2012-09-24 16:53
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是否可以使用php pdo连接到ec2实例上的远程数据库?

I'm using the following to connect to a mysql database from the localhost

function testdb_connect ()
   $dbh = new PDO("mysql:host=localhost;dbname=test", "testuser", "testpass");
   return ($dbh);

However when I tried to connect to this database (database is running on from a different server, using the following code

$dbh = new PDO(";dbname=test", "testuser", "testpass");

I'm unable to connect.

Is it possible to connect to a remote database on an ec2 instance with php pdo?

How would I pass an authentication parameter (ex. private key)

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我正在使用以下内容从localhost连接到mysql数据库 < pre> &lt;?php function testdb_connect() { $ dbh = new PDO(“mysql:host = localhost; dbname = test”,“testuser”,“testpass”); return( $ dbh); } ?&gt;

但是,当我尝试连接到此数据库时(数据库正在 ec2-12-上运行 - )来自不同的服务器,使用以下代码

  $ dbh = new PDO(“mysql:  host =; dbname = test“,”testuser“,”testpass“); 


是否可以使用php pdo连接到ec2实例上的远程数据库?

如何传递身份验证参数(例如私有) key)

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  • duanchen7703 2012-09-24 17:01

    You should probably consider using RDS for your database rather than implementing on EC2 unless you have a very unique database that requires a high degree of customization (i.e. clustered configurations, etc.). Running on EBS-backed volume (which you would need to do to be able to persist the physical data files), will subject you to slow disk I/O. If you are not running on EBS-backed EC2, then your data is transient and can not be considered as being on reliable physical storage. If this is OK for your design (you just need transient info in your database), then you would probably be even better served but just putting your information into Elasticache or some form of in-memory cache.

    RDS uses MySQL (well, you can also opt to use Oracle). You would access it EXACTLY like you would access your own MySQL server (same PHP abstraction, same SQL, same almost everything (you don't get root access, but rather a form of super-user access). RDS also provide you easy to implement (i.e. push button) configuration for multi-az (high-availability, synchronously-updated standby), replication slaves, DB instance re-sizing, and data snapshots.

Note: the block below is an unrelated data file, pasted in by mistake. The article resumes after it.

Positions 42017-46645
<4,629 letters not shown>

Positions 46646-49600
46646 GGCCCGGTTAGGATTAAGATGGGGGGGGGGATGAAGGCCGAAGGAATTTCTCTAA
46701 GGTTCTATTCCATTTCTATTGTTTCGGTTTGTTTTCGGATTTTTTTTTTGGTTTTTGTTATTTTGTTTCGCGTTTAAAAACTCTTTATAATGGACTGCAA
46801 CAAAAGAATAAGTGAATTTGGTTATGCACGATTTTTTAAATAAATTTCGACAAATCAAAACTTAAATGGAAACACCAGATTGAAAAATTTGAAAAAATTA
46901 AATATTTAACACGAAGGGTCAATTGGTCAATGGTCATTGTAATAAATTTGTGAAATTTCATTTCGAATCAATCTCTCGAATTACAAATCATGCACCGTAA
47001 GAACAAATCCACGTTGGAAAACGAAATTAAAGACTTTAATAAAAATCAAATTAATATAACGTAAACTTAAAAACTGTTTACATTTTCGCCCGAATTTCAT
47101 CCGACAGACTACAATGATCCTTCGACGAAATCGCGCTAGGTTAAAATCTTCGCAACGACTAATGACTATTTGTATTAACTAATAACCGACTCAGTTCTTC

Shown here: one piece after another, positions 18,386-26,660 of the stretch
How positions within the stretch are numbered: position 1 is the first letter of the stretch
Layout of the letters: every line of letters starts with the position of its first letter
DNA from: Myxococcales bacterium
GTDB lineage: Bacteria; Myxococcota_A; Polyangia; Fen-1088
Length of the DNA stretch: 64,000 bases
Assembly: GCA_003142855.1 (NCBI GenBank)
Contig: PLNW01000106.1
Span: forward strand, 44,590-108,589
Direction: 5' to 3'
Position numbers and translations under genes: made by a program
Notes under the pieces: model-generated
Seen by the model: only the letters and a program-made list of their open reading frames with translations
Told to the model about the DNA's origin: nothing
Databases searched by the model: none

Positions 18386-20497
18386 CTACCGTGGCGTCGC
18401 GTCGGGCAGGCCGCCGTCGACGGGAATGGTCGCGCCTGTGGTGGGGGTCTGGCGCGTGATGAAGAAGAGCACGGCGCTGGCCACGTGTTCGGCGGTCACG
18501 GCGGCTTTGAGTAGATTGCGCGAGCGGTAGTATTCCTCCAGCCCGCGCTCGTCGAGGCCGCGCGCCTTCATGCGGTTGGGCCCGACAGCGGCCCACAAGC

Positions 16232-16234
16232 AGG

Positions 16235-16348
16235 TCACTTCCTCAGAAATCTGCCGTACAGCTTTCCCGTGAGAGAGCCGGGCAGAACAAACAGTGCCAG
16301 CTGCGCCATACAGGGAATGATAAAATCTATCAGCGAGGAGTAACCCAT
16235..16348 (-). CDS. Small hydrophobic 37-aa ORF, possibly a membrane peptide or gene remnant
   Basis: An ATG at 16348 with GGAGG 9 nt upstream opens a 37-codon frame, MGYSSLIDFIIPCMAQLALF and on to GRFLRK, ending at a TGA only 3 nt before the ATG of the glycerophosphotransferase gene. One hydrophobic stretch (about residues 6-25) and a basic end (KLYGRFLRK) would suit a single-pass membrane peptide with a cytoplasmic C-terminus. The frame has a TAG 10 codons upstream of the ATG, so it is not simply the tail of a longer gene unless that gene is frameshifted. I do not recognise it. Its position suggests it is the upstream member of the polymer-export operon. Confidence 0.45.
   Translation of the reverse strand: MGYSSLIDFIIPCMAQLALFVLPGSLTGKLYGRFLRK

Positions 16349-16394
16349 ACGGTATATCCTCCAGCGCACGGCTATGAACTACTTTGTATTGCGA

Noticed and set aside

In either case (for RDS or EC2), you would need to make sure that your EC2 or RDS security groups allows access from the EC2 instances (or other servers) that host your application. In case of EC2 only you could either place the servers in the same security group, and provide port 3306 access on that group, or better would be to create two security groups (one for app and one for db). In the db security group provide port 3306 (or whatever port you are using) to the security group(s) to which the app server(s) belong.

    For an RDS, you would need EC2 security group for app server(s) and a DB security group for the RDS instance). You would need to provide access to the app server security group in the RDS security config.

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  • dounayan3643 2012-09-24 17:33

    I don't know the specifics of how this might work with AWS but the first thing I would do is get an SSH tunnel running between the machines.

    Then PHP/PDO would basically just think that you're connecting to a local database. In my experience it also makes the connection faster to establish as it doesn't have to do a DNS lookup to find the remote server... quite a big deal when you think that every PHP page load might have to connect to the remote DB.

    I use this on intranets when an application needs to manage data stored on a remote database and it works like a champ.

    I find SSH tunnels perfectly stable but I use a program called autossh to attempt to reconnect SSH tunnels when they go down.

    For completeness here's the command I use to start autossh so it establishes and maintains a particular SSH tunnel. Added here because I found the autossh docs pretty confusing to work out what options I wanted.

    autossh -M 0 -f -L3307: -p 22 -N -f

    This forwards port 3307 on your web server to 3306 on the remote DB server. So in PHP you would connect to 3307. You could choose 3306 if you wanted, I chose local port 3307 just in case you had a local MySQL as well as a remote. The -p switch is the port that SSH is running on on the remote machine.

    You can add this command to /etc/rc.local (on CentOS at least) to establish the SSH tunnel on server start.

    Hope this helps!

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